The beacons were lit, but nobody cared: Covid-19 and the Indonesian response

When the early alarms were sounded, the Indonesian government dismissed them as hysteria. Now, as government officials are being infected, the government is acting in a hurry. The beacons were lit. But, nobody cared.

To understand the Indonesian response (or lack thereof), we need to go back a couple of weeks to January, when China was facing the worst spike in Covid-19 cases after keeping things under wrap for a month. As other countries, such as South Korea and Japan were battening down their hatches, Indonesia’s Health Minister, Terawan Agus Putranto, remarked:

“Dari 1,4 milyar penduduk sana ya paling 2 ribuan (yang terkena virus corona). (Sebanyak) 2 ribu dari 1,4 milyar itu kan kayak apa. Karena itu pencegahannya jangan panik, jangan resah. Enjoy saja, makan yang cukup,” (27 Jan 2020, Detik)

A rough translation:

From 1.4 billion people there [China], at least 2,000 are infected [with Covid-19]. 2,000 out of 1.4 billion is insignificant.* Don’t panic. Just enjoy, eat enough.”
*: “…itu kan kayak apa” is said nonchalantly. 

This nonchalant attitude was also displayed by Vice President Ma’ruf Amin. As cited by Tempo, 28 Feb 2020, Ma’ruf claimed that Indonesia was Covid-free due to “prayer”. When two Covid-19 cases were confirmed in Indonesia in early March, Terawan continued to downplay the threat of the virus, claiming that it was “not as lethal as H5N1”. 

Earlier in February, the Health Ministry also displayed negligence when they dismissed a Harvard study conducted by epidemiologist Marc Lipsitch et. al., citing that the study was just “a mathematical model” and that “we should instead be grateful as we have no cases despite the prediction of at least six confirmed cases.” Terawan said the study was “insulting”. Lipsitch has gone on record to clarify that he simply wanted to raise the alarm.

Now, the situation is dire. At the time of writing, there are 893 confirmed cases of Covid-19. The actual number may be a lot more, as testing is still limited. Hovering at 8.7%, Indonesia’s mortality rate is the highest in Indonesia. The high rate is linked to an understaffed and under-equipped healthcare system.

Many have demanded Terawan to resign or be fired for gross incompetence. Instead, Jokowi appointed Doni Monardo, head of the National Disaster Management Board, as the head of the Covid-19 Task Force, and Ahmad Yurianto as the official spokesperson for anything Covid-19 related. Terawan, as of now, is benched and his fate undecided.

However, does benching Terawan vindicate Jokowi? Not exactly. Like Terawan, Jokowi has also shown negligence of the pandemic. During the early stages, when he should have been battening down the hatches, deliberating potential measures, and channeling funds for emergency responses, Jokowi instead insisted on allocating over IDR 300 billion for promoting tourism, a portion of which involves the use of social media influencers. This was around the time other countries were considering travel restrictions. The travel restrictions were an obvious alarm, but instead, the administration insisted on encouraging more tourism.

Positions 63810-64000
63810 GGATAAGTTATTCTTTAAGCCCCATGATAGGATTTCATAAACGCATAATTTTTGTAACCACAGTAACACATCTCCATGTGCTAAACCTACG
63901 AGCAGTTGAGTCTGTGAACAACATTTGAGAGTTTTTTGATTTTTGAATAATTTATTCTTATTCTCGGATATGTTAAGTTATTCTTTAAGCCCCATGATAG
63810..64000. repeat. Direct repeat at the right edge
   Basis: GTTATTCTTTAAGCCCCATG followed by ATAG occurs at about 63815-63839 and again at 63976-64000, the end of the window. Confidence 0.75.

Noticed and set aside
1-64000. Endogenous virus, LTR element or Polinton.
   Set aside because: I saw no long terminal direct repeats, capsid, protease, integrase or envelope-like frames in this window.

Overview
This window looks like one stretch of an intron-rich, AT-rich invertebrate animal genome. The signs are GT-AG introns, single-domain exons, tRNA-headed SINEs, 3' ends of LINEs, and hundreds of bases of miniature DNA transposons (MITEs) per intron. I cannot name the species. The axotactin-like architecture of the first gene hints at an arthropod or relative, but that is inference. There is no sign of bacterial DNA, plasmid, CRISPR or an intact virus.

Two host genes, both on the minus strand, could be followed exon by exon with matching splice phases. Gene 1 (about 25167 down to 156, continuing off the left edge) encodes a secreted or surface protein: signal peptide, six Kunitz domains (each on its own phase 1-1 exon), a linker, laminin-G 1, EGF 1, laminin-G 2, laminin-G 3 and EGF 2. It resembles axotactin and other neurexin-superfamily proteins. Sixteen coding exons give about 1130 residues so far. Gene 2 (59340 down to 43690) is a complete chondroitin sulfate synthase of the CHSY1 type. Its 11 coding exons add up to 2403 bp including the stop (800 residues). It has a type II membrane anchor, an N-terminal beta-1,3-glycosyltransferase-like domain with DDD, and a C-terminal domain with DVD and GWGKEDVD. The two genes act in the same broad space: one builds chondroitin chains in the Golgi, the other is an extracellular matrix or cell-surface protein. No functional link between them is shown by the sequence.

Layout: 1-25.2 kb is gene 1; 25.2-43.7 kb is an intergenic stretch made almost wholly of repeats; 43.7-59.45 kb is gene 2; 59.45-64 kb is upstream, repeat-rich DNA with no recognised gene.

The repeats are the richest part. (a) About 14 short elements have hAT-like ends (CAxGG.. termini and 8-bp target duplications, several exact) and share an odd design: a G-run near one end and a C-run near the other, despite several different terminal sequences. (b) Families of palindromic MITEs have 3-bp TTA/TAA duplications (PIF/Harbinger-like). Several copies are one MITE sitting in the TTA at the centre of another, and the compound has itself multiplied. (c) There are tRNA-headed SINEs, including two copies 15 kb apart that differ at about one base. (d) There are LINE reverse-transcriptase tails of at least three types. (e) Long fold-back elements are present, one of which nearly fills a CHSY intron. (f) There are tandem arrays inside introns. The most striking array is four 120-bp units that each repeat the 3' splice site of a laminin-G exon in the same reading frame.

Even worse, Jokowi went on record stating that his administration intentionally withheld information to not “stir panic” in the people after two Indonesians were positively diagnosed with Covid-19. 

When the numbers started to spike, Jokowi realized that he was in hot water.  He issued two new presidential-level regulations, Keppres 9/2020 and Inpres 4/2020. The former is a legal umbrella for the Covid-19 Task Force, which is responsible for operational-level duties in mitigating the pandemic. The latter allows for reallocation of ministerial funds (around IDR 62 trillion), ease of import permits for medical supplies, and financial incentives for medical staff. He also repurposed the Athlete’s Lodgings at Kemayoran (for the previous 2018 Asian Games) into a makeshift Covid-19 hospital, and fast-tracked the import of medical equipment from China, including 150,000 rapid test kits.

However, as the pandemic tightens its grip on Indonesia, the front line, consisting of doctors and medical staff, is slowly getting battered. Due to a deficiency (partially linked to hoarding) of essential protective gear, such as surgical masks, gloves, alcohol swabs, and hazmat suits, the pandemic has taken the lives of seven doctors. There are harrowing stories of hospitals where medical staff have had to use raincoats as a substitute for hazmat suits and those who work without breaks. 

It is evident that despite having many alarms in the early stage, the Indonesian government did not pay enough attention to them. Unlike other Asian countries who learned a lesson from the SARS outbreak (such as Taiwan and Singapore) and thus acted early, Indonesia was too focused on fulfilling Jokowi’s economic goals. The only way Jokowi can see himself out of this crisis is if he commits fully to handling the pandemic using whatever means necessary (within democratic corridors, of course). And after all this is done, I think the people of Indonesia are owed an apology for the gross incompetence of his ministers.

It turns out, Jokowi, that people do not live in an economy, they live in a society.

Header image: rottonara from Pixabay

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